How to tape the hand for lead-belaying on a thin rope ?


Original Post
Serge Smirnov · · Unknown Hometown · Joined Oct 2015 · Points: 160

I plan to carry a 7.3mm Beal Gully for long rappels and emergencies (using a single rope for actual climbing).  I wouldn't buy a skinny-rope-compatible belay device or carry gloves just for emergencies, but I am likely to have climbing tape at all times.  What's the best way to tape the belay hand for lead-belaying on a skinny rope ?

I guess 2 parts to this question:

(1) which parts of the hand are most important to tape ?

(2) whether to tape the fingers individually or all together ?

NOT asking:
 - advantages / disadvantages of doubles - well covered in previous threads.  Consider 10mm + 7.3mm a given.
 - which rope to pull - realistically it will alternate from one rappel to the next
 - how to tie knots in case the belayer fails to catch - I know overhand noose in the correct orientation is best
 - ideal devices for belaying on a skinny rope - I am unlikely to buy one just for this scenario
 - whether or not my 7.3 is rated to catch falls on 1 strand - it is
 - whether or not my belay plate is rated for belaying a 7.3 - I know it isn't
 - about adding a 2nd belay carabiner - yes, I would

I.e. just asking how to tape the belayer's hand.  (EDIT: I consider my tape question obsolete in light of Jim Titt's Munter Hitch suggestion)

Erroneous Publicus · · Unknown Hometown · Joined Jun 2010 · Points: 5

Why would you need to belay on the skinny rope?  Trail it or climb like you're on doubles (clip ever piece w/ both), but just belay off the thicker one.  For rapping, use a biner block, like a tagline.  In fact, why not just bring a tagline instead?  Non static 6 mil makes a great haul line too, which comes in handy for hard routes that go mostly straight up (bring a small haul pack for your shoes, jacket and water, etc.). 

Serge Smirnov · · Unknown Hometown · Joined Oct 2015 · Points: 160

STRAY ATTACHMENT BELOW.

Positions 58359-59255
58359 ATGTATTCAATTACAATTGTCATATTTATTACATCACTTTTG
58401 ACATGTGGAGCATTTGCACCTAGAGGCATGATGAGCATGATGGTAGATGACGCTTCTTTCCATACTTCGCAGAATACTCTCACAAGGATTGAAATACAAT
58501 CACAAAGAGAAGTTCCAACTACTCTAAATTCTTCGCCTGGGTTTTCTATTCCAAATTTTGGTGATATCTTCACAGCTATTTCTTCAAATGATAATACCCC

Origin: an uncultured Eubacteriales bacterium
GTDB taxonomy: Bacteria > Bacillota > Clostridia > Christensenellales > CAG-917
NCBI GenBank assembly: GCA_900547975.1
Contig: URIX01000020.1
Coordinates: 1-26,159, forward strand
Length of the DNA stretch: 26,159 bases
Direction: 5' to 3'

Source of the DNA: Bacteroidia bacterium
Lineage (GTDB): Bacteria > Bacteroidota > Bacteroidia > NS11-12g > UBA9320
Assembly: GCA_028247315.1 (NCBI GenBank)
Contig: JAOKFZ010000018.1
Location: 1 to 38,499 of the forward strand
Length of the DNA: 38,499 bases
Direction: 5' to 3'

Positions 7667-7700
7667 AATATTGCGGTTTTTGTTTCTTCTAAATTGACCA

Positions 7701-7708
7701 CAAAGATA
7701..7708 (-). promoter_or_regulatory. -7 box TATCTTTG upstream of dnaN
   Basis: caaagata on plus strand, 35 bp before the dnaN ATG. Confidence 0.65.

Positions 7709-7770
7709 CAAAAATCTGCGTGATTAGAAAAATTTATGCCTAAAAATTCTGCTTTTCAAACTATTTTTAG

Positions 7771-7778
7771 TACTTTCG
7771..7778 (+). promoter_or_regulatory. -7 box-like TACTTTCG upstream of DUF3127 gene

Sorry, I should have clarified - this is for when the main rope gets stuck while pulling down.

Keenan Waeschle · · Bozeman, MT · Joined Feb 2010 · Points: 210

If you're leading on the tag to retrieve a stuck rope you really shouldn't be falling. If the terrain is hard enough that you could fall, A0 or take. Whipping on a single 7.3 is probably survivable, but there's a chance with a single line that thin of cutting. In such a scenario just throw that second biner on the device and call it good. The tape on your hand isn't going to be worth the time it takes to put on.

I used a set of those gully ropes for alpine climbing this year, really liked them!

Jim Titt · · Germany · Joined Nov 2009 · Points: 490

I suspect nobody can tell you since nobody has ever bothered, the rest of the world just uses their sleeve/tee shirt whatever and tells their buddy not to fall off (or uses an Italian/Munter hitch).

Bill Lawry · · New Mexico · Joined Apr 2006 · Points: 1,497
Jim Titt wrote:

(or uses an Italian/Munter hitch).

This, if you won't have a suitable device for the skinny.

more generally, what you are trying to do with the tape is manufacture some belay gloves (and then some - see next post). And if you are belaying a leader with those, it may be a real pain each time it  is your turn to climb.

Bill Lawry · · New Mexico · Joined Apr 2006 · Points: 1,497

You had asked "How to tape the hand for lead-belaying on a thin rope?"  Specifically ...

Serge Smirnov wrote:

(1) which parts of the hand are most important to tape ?

(2) whether to tape the fingers individually or all together ?

...
I.e. just asking how to tape the belayer's hand

The nice thing about the answer to these questions is they can be self-discovered.  

a) Maybe start with a leather belay-specific glove as a guide, noting where the leather is reinforced.